So, why are there no prices listed? Well, we base all fees on the complexity of your given case. Some law firms quote super-low flat fees to draw you in, get you invested, and then hit you with the hidden fees and extra costs. Some "big box" firms flat out hit you with high fees, selling the false idea that bigger means better. At Lewis Legal Services, your fee is based on the work that is needed to have a successful case and it will be established after an informed consultation with no hidden fees or bogus ad-ons. At the end of our initial consultation, you will be given a flat fee
Chapter 7 cases require that all fees be paid in full before case will be filed. Upfront fees for Chapter 13 cases vary based on circumstances of the case.
Lewis Legal Services, in many cases, will meet and beat bankruptcy fee quotes from reputable attorneys and law firms. At Lewis Legal Services, competitive and fair fees make the difference.
In all consumer bankruptcy cases, a debtor must take and complete two mandatory classes. These courses are short (up to two hours each) and can be completed online, in person, or over the telephone from a court-approved counseling agency. We like to think of these classes as your "ticket in" and your "ticket out" of bankruptcy. Although you can take the class from any court-approved provider as listed here, we recommend the following:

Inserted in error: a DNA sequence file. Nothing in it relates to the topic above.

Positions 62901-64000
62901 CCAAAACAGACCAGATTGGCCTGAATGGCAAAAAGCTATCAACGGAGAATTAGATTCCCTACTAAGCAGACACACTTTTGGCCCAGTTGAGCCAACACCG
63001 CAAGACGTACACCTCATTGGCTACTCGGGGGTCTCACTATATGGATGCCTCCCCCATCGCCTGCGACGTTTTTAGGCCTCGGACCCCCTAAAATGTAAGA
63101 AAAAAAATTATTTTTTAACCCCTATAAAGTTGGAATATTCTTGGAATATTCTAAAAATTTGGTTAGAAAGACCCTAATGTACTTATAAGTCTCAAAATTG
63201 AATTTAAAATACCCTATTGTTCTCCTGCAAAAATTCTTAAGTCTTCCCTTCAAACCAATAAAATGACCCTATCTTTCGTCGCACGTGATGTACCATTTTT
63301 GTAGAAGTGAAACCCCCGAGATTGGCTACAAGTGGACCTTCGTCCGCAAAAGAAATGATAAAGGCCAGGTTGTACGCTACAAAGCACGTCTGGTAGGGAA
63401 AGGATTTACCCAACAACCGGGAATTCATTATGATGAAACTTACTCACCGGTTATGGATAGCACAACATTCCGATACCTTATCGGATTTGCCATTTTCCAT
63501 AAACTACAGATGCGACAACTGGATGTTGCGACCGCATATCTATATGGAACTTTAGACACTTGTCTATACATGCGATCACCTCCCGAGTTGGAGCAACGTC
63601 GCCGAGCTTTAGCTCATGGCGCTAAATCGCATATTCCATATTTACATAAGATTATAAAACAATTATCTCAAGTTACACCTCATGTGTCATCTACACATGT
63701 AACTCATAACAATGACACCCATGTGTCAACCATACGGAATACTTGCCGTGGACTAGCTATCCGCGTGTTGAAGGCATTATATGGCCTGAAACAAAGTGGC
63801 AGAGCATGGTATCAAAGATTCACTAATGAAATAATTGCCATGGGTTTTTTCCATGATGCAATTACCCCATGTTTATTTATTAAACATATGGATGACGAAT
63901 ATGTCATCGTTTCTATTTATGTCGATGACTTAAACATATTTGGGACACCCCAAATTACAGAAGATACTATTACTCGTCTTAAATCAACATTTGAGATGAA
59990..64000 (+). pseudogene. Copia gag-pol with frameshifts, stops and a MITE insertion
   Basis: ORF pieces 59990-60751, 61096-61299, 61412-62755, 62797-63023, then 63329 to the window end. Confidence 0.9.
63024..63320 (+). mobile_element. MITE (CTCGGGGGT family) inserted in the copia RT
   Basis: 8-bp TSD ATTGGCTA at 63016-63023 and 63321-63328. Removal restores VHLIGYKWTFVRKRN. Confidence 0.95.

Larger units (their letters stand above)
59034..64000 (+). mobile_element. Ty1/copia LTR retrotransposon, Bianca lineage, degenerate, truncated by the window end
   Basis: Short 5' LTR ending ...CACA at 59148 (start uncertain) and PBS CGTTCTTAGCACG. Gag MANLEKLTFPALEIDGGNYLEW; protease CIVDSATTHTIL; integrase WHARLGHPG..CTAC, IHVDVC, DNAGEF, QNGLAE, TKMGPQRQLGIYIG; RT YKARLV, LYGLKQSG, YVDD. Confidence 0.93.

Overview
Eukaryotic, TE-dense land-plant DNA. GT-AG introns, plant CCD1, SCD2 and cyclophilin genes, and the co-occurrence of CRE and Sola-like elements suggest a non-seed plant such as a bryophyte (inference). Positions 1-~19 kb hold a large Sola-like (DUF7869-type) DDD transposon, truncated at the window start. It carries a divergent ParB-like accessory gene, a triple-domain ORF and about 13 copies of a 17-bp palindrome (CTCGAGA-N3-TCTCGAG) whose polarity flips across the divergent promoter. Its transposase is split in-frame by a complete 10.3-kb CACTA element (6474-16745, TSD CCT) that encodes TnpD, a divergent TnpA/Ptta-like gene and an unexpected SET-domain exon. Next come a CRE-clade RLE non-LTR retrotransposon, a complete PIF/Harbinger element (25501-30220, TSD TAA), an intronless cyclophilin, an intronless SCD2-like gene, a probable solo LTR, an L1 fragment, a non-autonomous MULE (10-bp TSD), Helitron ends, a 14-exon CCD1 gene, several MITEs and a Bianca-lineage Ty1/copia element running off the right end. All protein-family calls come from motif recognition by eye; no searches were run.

CC Advising - Credit Counseling Class (your ticket in before you file bankruptcy)
BE Adviser - Personal Financial Management (your ticket out AFTER your case has been filed)
Be sure to reference our exclusive attorney access code 14312TE for delivery of your certificates of completion to our office. Also, it will ask you what federal district you live in. In Indiana, if you live anywhere south of, and including Kokomo (Howard County), then you are in the Southern District of Indiana federal court. North of Howard County, you would be in the Northern District of Indiana.
Creditors with judgments and delinquent government debts such as taxes or student loans can result in your account being frozen.
Unpaid judgments can result in wage garnishments of up to 25% of your paycheck until fully satisfied.
Learn about what collection agencies can and cannot legally do in the process of collecting debt on behalf of an original creditor
Bankruptcy Law Office of Eric C Lewis
Lewis Legal Services P.O. Box 40603 Indianapolis, IN 46240 USA